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Carlos Lopez-Cantera tells #SunshineSummit, “I will bust my ass for Florida”

in 2017/Top Headlines by

Insiders promised that Lt. Gov. Carlos Lopez-Cantera, one of the Republican candidates for U.S. Senator, would shake things up a bit in his Sunshine Summit speech.

He delivered with one memorable shock line:

“I will bust my ass for Florida every day and be part of the solutions and not part of the problems,” he told the crowd to applause.

Lopez-Cantera was the final Senate candidate to speak at the Sunshine Summit in Orlando on Friday.

The state’s second in command, seeking to replace Marco Rubio in the U.S. Senate, said he’s the only man who “can stand up to the broken system” in Washington, D.C.

Earlier, a woman chanted “C-L-C!” as he took the stage. The candidate beamed.

“Wow,” he said. “That’s the first time that’s ever happened.”

He told party faithful he’d stand up for their values, not the Washington establishment’s.

“I am a Florida Republican, not a Washington, D.C., Republican,” he said. “We cut our debt, Washington piles it on … We balance our budget every year; they refuse.”

In brief remarks, Lopez-Cantera breezily pivoted from domestic concerns, including jobs and the economy, to foreign policy and national security.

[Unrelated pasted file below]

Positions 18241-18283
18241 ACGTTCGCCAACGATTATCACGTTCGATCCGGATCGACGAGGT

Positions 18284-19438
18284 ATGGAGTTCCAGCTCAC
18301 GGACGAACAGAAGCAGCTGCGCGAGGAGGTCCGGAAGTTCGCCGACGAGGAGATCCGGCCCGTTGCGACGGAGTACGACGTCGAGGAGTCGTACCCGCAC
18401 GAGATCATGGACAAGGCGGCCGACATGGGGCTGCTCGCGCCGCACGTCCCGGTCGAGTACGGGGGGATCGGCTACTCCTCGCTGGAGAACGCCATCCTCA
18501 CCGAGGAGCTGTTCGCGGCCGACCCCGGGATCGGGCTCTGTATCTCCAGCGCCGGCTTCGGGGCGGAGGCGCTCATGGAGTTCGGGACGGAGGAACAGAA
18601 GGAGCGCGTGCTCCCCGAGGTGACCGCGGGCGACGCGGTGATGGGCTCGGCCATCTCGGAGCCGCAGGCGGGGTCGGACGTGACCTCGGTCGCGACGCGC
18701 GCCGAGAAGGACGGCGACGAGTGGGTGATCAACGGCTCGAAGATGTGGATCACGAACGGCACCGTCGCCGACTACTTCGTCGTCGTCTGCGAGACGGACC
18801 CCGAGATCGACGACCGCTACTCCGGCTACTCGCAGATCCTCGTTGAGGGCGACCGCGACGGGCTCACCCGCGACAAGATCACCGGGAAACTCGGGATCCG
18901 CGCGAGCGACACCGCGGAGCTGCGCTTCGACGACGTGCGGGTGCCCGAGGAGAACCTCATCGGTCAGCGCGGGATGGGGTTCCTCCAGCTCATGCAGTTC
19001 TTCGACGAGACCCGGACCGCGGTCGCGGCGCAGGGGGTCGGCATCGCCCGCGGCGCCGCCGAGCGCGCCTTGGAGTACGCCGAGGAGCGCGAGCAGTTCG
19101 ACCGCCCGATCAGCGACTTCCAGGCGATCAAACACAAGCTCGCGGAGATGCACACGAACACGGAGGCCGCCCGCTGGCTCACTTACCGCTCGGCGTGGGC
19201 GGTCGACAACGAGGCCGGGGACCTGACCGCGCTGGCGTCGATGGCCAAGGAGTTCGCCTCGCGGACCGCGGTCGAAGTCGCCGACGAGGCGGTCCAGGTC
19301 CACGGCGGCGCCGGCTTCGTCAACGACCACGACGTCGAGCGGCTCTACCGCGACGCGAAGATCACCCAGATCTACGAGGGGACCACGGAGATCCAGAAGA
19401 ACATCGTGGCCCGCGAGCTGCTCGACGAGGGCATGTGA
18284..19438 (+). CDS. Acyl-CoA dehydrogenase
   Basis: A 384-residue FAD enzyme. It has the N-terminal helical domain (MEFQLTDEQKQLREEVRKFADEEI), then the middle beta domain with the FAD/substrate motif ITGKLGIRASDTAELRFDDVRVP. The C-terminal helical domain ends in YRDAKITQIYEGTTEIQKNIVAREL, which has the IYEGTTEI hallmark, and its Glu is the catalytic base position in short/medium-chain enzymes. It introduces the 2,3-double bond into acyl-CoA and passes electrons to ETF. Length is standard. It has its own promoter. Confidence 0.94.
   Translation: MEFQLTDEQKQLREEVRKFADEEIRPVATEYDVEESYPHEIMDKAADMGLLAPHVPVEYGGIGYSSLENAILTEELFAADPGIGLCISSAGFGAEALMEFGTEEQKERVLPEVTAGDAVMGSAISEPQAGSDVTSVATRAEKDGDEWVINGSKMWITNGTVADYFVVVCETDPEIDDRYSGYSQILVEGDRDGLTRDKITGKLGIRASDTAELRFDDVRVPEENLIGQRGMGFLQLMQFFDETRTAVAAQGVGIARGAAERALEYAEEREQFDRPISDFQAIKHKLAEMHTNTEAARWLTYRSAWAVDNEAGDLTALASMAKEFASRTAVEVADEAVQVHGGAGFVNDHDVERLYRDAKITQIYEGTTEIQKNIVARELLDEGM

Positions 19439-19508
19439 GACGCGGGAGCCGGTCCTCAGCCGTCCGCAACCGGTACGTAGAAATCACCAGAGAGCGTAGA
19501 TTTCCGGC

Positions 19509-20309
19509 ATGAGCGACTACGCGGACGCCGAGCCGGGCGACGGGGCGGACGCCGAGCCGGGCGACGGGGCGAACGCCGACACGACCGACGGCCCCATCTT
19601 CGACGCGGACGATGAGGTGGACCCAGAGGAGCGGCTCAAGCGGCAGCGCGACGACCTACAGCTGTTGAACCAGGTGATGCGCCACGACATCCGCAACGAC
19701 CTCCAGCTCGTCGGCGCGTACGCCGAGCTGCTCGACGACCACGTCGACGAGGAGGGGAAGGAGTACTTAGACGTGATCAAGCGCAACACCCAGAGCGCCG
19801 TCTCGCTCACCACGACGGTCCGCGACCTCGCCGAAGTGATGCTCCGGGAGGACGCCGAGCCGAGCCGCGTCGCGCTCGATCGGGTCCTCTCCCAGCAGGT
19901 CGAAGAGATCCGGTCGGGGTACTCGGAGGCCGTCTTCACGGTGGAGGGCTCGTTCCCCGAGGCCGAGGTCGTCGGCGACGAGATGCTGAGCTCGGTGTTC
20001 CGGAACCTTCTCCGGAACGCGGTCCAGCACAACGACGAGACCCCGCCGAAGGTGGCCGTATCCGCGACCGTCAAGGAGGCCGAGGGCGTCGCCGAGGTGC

He also bashed the Democratic opposition, which “can’t get a good idea signed into law.”

“Shouldn’t we, as Republicans, be better and have a higher standard?” said Lopez-Cantera, son of Cuban immigrants.

Afterward, the same woman cheered him off the stage with the “C-L-C” chant.

Before joining Florida Politics, journalist and attorney James Rosica was state government reporter for The Tampa Tribune. He attended journalism school in Washington, D.C., working at dailies and weekly papers in Philadelphia after graduation. Rosica joined the Tallahassee Democrat in 1997, later moving to the courts beat, where he reported on the 2000 presidential recount. In 2005, Rosica left journalism to attend law school in Philadelphia, afterwards working part time for a public-interest law firm. Returning to writing, he covered three legislative sessions in Tallahassee for The Associated Press, before joining the Tribune’s re-opened Tallahassee bureau in 2013. He can be reached at

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